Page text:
An insurer issued an umbrella policy to a company that employed paramedics. The policy provided two types of coverage: professional liability and general liability. The professional liability policy was a “claims-made” policy, which afforded coverage for damages arising from “medical professional injury” that resulted “from acts or omissions in the providing of or failure to provide ‘health care professional services' by or for an insured.” The general liability policy covered damages for bodily injury and property damage caused by an “occurrence” during the coverage period, but it specifically excluded damages resulting from “the performance of or failure to perform ‘health care professional services.’ ” The term “health care professional services” included , “[m]edical, surgical, dental, x-ray, nursing, mental, or other similar health care professional services or treatments.”
A man sustained injuries in a car crash, and paramedics responded. The man died shortly thereafter. His wrongful death beneficiaries filed suit against the company that employed the paramedics and various employees. The wrongful death beneficiaries claimed that the man was alive when the paramedics arrived and that he remained alive for one hour while improperly being attended to, treated, and cared for. They alleged that the company was negligent in rendering medical care to the man, resulting in his death. They also alleged negligent hiring, negligent training, and failure to implement appropriate triage protocols. The defendants did not answer the complaint.
The attorney for the wrongful death beneficiaries notified the company’s insurer and advised that the policy that the insurer had issued to the company could be implicated. The insurer investigated the claim and informed the company the policy did not provide coverage. The wrongful death beneficiaries filed an entry of default. The trial court entered a default judgment against the company for $1,251,822.
The wrongful death beneficiaries filed a writ of garnishment against the insurer in an attempt to collect under the insurance policy. The insurer denied that the wrongful death beneficiaries were entitled to collect and filed a motion for summary judgment because the professional liability policy did not provide coverage as it was a “claims made” policy, which covered only claims made during the policy period, and the wrongful death beneficiaries did not make a claim during the policy period. The insurer asserted that there was no coverage under the general liability policy because the man’s death was the result of the failure to perform medical services, so the “health care professional services” exclusion applied. The Monroe County Circuit Court granted the insurer’s motion for summary judgment. The trial court found that the policy did not provide coverage. On appeal, the wrongful death beneficiaries sought payment under the general liability policy only.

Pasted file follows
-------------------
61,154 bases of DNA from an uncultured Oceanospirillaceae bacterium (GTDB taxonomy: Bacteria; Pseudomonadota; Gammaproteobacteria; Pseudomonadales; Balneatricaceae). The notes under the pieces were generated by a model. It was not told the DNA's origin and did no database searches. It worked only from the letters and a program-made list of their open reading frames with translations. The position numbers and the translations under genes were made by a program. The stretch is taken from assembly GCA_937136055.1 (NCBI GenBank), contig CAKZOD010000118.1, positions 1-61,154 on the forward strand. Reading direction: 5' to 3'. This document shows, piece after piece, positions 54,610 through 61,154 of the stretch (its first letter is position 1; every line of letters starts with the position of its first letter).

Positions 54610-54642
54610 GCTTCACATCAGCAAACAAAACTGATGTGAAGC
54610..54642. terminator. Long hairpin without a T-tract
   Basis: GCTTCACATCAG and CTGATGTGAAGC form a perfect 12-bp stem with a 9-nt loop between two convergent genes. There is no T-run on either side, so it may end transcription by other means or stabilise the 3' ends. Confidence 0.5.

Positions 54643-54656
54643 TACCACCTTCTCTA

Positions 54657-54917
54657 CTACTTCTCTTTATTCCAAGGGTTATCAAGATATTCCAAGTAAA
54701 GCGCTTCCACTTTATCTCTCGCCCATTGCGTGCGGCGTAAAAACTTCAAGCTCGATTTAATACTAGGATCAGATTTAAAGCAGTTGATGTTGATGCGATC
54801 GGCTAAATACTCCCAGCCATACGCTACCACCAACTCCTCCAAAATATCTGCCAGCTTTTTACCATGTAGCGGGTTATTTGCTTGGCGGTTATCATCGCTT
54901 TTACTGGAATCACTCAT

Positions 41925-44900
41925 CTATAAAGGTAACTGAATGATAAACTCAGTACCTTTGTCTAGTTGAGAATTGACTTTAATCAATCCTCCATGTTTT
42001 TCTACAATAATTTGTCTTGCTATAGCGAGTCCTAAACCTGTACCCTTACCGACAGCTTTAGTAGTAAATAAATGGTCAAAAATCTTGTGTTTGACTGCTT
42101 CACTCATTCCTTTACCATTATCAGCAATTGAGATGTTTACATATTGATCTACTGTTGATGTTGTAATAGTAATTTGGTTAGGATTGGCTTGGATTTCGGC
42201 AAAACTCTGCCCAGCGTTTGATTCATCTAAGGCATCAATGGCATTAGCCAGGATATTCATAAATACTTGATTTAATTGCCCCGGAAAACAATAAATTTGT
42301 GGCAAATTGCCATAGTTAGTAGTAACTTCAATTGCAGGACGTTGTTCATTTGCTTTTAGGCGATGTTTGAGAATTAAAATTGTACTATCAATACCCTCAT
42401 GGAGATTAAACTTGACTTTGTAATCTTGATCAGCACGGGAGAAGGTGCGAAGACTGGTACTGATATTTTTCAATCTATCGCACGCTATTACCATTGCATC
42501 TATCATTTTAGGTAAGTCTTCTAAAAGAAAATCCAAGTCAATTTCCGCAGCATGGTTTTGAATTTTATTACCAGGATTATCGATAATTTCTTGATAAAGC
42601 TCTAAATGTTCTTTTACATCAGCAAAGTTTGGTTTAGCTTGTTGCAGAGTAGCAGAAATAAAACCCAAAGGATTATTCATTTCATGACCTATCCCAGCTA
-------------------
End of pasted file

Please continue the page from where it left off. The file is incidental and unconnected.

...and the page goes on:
The Supreme Court of Mississippi affirmed. The court held that the general liability policy’s “health care professional services” exclusion precluded coverage for claims for negligent hiring, negligent training, and failure to implement appropriate protocols.
The general liability policy’s “health care professional services” exclusion precluded coverage for claims of negligent hiring, negligent training, and failure to implement appropriate protocols. The court found that the paramedics were providing medical services or treatment to the man, which fell under the “health care professional services” exclusion. Under Texas law, if a claim would not exist but for conduct explicitly excluded by a liability insurance policy, the dependent claims are also not covered under the policy. The wrongful death beneficiaries’ claims for negligent hiring, negligent training, and failure to implement appropriate protocols are dependent because the wrongful death beneficiaries would not have been injured but for the paramedics' failure to provide medical attention. Failure to provide medical attention is an excluded service under the insurance policy. The exclusion applied to damages arising from the failure to provide medical services regardless of the theories of liability asserted.
The Supreme Court of Mississippi affirmed the trial court's grant of summary judgment in favor of the insurer.
See: Gray v. Arch Specialty Ins. Co., 2014 WL 5376981 (Miss., October 23, 2014) (not designated for publication).
See also Medical Law Perspectives, February 2013 Report: Emergency Medical Services: Liability and Immunity for Medical Rescue